What on earth are we doing to J&K Entrenching a de facto bifurcation on religious grounds? Religious sentiments are to be respected, but not exacerbated. Protest, too, has to be respected but it cannot turn into continuing violence. The issue is not just the first step of peace but more fundamentally of basic principles of secularism in relation to religious endowments.


India is a secular state which protects freedom of religion, allows celebratory neutrality without discriminating between faiths and social reform. We are concerned here with the principle of celebratory neutrality which is a vast improvement on the American doctrines – a wall separating Church from State which toys with ideas of high wall of separation and strict neutrality but ends up elsewhere to resolve Christian controversy in an America which perceives itself as a Christian nation. This is important to India which does not really sport dharma nirpeksha (religious neutrality) but sarva dharmasambhav (goodwill towards all faiths).


Nehru gave a grant for the reconstruction of the Somnath temple at the behest of K. M. Munshi. India gives public holidays for Hindu, Muslim and Buddhist festivals – with some States ignoring Christmas Day.


We provide support for the poor who want to do a Haj. There is a Haj terminal at Palam airport. We celebrate each other’s faith and exhort others to do so on the basis that celebratory neutrality should arise in both civil and governmental action.



 What does Indian secularism say about religious endowments? No religion survives without an institutional basis to take the faith forward. This is true of mosques, religious educational institutions, churches, stupas, maths and temples amongst others.


The question is: what is the state’s attitude to religious endowments? A fair reading of the religious freedom clause is that creating and sustaining religious endowments is a matter for peoples of the faith. It is not the business of the state to create or sustain endowments and their boards except in three areas. First, religious temples can be opened up to Dalits and others and to abolish practices like temple prostitution through devdasis. Second, restorative grants could be given for preserving cultural heritage. The third is to provide public order and other facilities and support for prayer. The Indian state cannot create or invent religious institutions.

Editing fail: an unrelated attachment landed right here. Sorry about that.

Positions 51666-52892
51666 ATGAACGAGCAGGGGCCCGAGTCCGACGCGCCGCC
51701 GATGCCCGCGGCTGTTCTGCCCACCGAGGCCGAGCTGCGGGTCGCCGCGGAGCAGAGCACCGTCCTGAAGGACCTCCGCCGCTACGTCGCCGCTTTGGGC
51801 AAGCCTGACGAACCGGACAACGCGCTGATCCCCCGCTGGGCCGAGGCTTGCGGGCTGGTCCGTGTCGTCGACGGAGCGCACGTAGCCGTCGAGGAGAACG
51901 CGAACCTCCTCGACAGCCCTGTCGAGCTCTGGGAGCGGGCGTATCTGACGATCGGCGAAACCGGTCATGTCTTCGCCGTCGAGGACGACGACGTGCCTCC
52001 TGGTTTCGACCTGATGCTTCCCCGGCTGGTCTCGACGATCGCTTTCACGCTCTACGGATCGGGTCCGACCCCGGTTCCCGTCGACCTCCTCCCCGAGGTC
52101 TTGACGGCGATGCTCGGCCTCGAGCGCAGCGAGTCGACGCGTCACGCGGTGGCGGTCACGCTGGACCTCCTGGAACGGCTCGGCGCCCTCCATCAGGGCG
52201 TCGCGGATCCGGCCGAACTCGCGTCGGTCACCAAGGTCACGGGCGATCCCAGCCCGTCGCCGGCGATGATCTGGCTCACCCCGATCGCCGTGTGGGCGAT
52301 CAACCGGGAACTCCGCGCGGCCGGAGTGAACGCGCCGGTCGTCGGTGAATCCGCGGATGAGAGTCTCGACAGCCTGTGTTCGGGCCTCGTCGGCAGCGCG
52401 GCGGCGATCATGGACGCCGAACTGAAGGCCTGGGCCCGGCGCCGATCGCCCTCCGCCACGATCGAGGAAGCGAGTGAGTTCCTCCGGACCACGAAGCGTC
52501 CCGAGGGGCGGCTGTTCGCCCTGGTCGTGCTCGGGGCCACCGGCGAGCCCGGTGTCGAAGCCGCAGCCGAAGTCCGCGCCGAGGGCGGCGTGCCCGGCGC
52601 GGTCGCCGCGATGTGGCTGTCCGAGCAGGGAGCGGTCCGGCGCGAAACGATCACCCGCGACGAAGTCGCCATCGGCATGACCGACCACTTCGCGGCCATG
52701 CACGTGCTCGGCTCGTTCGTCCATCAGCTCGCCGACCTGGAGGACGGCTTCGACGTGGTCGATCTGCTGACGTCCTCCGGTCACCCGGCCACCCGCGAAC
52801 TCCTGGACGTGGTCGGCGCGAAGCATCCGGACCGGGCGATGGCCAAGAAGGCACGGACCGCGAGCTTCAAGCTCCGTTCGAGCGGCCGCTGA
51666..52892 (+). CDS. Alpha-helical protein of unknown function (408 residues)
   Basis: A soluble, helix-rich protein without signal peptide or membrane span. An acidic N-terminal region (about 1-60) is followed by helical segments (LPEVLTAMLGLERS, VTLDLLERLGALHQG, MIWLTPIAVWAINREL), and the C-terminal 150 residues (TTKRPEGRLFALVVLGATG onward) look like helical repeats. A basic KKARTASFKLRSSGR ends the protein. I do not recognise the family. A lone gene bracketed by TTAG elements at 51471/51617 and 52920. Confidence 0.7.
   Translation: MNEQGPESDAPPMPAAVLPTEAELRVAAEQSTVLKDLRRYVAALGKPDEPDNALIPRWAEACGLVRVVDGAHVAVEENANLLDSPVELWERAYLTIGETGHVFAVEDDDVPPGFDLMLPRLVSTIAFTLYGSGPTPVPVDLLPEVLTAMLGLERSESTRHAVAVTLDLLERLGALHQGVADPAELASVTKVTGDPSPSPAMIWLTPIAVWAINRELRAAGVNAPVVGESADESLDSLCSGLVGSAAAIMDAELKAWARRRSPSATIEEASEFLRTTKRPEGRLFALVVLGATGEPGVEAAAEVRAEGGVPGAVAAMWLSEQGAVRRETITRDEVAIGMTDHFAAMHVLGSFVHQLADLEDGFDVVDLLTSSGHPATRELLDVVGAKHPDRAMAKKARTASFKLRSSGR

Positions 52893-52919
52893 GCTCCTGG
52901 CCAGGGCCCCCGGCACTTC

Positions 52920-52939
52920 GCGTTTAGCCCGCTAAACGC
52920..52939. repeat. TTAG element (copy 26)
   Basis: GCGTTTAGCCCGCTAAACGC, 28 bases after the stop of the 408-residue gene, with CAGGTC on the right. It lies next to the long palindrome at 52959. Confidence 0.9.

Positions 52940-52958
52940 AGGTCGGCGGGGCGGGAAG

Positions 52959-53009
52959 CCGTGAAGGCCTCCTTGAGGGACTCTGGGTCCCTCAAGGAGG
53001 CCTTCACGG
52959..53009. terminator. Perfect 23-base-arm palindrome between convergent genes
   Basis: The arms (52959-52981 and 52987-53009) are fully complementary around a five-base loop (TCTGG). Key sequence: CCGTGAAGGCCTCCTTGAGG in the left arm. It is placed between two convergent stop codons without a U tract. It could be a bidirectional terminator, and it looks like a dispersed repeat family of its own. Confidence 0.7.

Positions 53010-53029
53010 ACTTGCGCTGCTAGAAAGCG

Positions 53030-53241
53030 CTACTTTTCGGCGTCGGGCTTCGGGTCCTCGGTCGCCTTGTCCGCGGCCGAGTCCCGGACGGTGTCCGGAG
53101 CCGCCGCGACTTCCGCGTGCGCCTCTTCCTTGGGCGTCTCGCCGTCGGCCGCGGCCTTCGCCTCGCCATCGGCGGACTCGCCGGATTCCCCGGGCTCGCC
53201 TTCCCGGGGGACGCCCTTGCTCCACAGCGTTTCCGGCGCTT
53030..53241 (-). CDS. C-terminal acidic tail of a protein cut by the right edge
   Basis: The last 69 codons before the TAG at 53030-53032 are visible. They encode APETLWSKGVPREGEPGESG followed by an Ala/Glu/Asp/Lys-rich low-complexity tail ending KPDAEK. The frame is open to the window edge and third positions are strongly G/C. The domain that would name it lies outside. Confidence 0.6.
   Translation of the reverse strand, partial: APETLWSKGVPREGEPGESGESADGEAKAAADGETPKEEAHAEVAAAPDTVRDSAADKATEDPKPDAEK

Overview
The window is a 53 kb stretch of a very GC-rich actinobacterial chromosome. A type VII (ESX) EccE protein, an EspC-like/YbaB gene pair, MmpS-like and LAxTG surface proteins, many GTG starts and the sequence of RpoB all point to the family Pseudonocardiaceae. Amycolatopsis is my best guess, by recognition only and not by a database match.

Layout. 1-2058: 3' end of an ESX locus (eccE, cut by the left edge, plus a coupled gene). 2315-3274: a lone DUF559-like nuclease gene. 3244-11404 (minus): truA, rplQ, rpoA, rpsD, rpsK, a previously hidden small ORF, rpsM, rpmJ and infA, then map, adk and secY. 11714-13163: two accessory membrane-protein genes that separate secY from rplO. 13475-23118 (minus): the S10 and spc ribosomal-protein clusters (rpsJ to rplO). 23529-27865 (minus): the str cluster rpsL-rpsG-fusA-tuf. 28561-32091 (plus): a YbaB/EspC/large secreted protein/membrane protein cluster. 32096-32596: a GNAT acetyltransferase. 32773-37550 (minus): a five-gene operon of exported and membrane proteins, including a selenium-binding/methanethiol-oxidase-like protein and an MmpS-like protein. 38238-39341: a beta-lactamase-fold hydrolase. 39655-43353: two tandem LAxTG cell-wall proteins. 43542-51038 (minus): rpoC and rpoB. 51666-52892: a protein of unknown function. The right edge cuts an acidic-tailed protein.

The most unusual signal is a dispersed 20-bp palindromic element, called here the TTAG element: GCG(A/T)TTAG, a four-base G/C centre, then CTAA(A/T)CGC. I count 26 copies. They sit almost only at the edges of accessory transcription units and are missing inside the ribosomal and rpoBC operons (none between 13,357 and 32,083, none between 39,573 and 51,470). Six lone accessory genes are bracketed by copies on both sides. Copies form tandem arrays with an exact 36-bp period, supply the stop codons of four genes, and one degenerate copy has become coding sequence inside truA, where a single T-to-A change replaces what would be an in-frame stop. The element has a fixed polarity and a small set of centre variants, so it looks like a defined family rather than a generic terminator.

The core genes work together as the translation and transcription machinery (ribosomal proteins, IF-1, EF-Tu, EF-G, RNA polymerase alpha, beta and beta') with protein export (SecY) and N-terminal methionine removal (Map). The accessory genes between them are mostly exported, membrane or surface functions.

Equally, the Indian state cannot go overboard in its generosity in matters of money or land. True, Aurangzeb gave grants to Hindu temples. Most of the religious endowments have benefited from lavish land grants by Rajahs and Maharajahs. That era is over. The post-1950 Indian State has no business to make land grants as leverage to any faith. If this is accepted, a huge list of potential grateful recipients would come from all faiths making it difficult to please all of them.


Our Constitution does not allow new religious jagirs by the state but allows past jagirs. To allow a new system of religious state jagirs would open up endless possibilities to revive religious strife in both rural and urban areas and open a Pandora’s Box, inspiring J&K style agitations many times over.


Once this fundamental principle is understood as being critical to Indian secularism many other questions will fall in place.


We are seeing a disturbing trend instate policy towards Hindu religious temples. Earlier the British model since 1863 was to allow temples to do what they liked except permit breaches of trust, by stealing, cheating and alienating property under non-necessitous circumstances. The Indian Supreme Court approved this supervisory model for financial accountability. But what we are now witnessing is the rise of Jagmohan’sVaishno Devi model whereby Hindu endowments are nationalised into statutory corporations.


The use of the model is increasing and resulting in the Hinduisation of the Indian State. In the 1990s, Justice. Ramaswamy with other Supreme Court colleagues approved this nationalisation model in respect of many temples including Vaishno Devi, Tirupati, Jagannath and KashiVishwanath over the protest of Hindu functionaries. This is a far cry from the light non-invasive model of the Supreme Court in the Srirur Math Case in 1954. That worshippers were happy about the facilities provided by Jagmohan at Vaishno Devi does notjustify the broad drift to a ‘Hindu State’ running temples through statutory boards to disturb a secular multicultural society.